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Song Parodies -> "How Do You Song the Prolongs of Melisma?"

Original Song Title:

"How Do You Solve a Problem Like Maria?"

Original Performer:

Sound of Music

Parody Song Title:

"How Do You Song the Prolongs of Melisma?"

Parody Written by:

John A. Barry

The Lyrics

Syllables three in the word “three”?
What is going on there?
Four syllables in the word “class”?
There’s not even a pair!
To me it looks quite simple:
These single words are spare.

Let’s take a look at “apple,”
a snake fruit that’s got a peel.
Two syllables, yet some folks sing
it to make my head reel.
Not matter how I say it,
there’s just two in my spiel.
Melisma’s how you amplify them amply.

But, you look at the notes found on a staff,
melisma’s not a gaffe.

How do you song the prolongs of melisma
when you’re hearing polysyllabic sound?
You’re gonna find gone-long words with melisma.
Single made triplet, a syllable spritz you’ve found.
Many a word can be so song-embellished,
many a singer does but don’t grandstand.
So if you hear someone say,
“lay-ay-ay-ay-ay” for “lay”…
something the composer on purpose planned.
So, when in a song there’s prolongs from melisma—
it’s just a way to make the word expand.

There’s no reason to be confused;
your ears haven’t been contused.
You’ll never ask again, “Where’s it I am?”
Syllables all clumped together
means a sound has been untethered—
think in terms of “ba-ah-ah”ing of a lamb.

Today we see it much less
than in chants of old, I guess.
Simple songs were much embellished in that world.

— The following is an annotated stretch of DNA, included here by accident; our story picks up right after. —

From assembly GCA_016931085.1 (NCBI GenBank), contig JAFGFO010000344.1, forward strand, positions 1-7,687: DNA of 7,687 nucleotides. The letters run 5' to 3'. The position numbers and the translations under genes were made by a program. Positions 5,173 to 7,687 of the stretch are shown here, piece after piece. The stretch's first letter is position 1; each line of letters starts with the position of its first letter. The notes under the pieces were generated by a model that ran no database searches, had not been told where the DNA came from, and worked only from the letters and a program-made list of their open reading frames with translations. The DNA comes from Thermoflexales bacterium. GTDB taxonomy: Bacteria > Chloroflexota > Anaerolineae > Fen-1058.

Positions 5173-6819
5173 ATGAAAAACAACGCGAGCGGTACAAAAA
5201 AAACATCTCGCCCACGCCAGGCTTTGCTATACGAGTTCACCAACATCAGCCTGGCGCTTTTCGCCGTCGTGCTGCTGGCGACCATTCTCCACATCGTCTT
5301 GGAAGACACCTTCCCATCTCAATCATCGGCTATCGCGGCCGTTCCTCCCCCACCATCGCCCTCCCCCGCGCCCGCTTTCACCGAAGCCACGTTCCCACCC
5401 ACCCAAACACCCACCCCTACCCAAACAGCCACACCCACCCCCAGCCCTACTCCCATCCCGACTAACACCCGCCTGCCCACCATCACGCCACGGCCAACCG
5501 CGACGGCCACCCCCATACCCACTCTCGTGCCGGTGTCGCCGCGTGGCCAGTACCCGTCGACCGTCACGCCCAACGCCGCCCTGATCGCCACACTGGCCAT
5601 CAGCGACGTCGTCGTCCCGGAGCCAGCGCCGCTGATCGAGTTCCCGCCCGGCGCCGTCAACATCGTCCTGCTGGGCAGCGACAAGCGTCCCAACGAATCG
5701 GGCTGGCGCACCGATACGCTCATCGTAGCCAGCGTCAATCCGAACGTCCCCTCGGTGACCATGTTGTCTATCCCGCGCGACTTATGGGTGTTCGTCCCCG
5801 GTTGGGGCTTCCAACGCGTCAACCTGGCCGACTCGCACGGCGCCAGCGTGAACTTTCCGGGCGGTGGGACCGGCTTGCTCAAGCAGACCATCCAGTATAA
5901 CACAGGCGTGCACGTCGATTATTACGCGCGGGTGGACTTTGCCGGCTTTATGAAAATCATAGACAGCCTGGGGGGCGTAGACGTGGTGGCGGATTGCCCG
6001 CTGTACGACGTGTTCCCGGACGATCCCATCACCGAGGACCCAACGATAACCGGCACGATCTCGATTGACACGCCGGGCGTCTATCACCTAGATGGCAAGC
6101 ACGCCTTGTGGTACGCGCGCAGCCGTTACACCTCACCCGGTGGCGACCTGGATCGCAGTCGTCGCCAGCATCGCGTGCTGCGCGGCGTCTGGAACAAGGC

In contemporary style,
there’s less tendency to pile
up notes, make them around a single sound swirl.

Back in those days, songs ’d more prolongs with melisma.
Think of all the notes that run up and down
in a carol we often sing at Christmas
that nixes triplets: 17-syllable sound!

It’s the one that contains the word “excelsis,”
followed by “Deo,” but before it stands
a word you and I’d say
in a three-syllable way,
“Gloria,” but that word must expand.
Because the word is prolonged by much melisma.
Seventeen syllables for “or.”* Hot damn!

*Glor-or-or-or-or-or-or-or-or-or-or-or-or-or-or-or-oria. In Excelsis Deo.

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Pacing: 3.5
How Funny: 3.5
Overall Rating: 3.5

Total Votes: 4

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User Comments

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Barry J. Mitchel - January 04, 2017 - Report this comment
Thanks for sending me to my dictionary. I've sung in church choirs but never heard "melisma." By my count, though, you put one extra "or" in "gloria." 555 anyway. My spell-checker flags both terms as not English words.
Larry Hensley - January 04, 2017 - Report this comment
Also never heard it. Funny though

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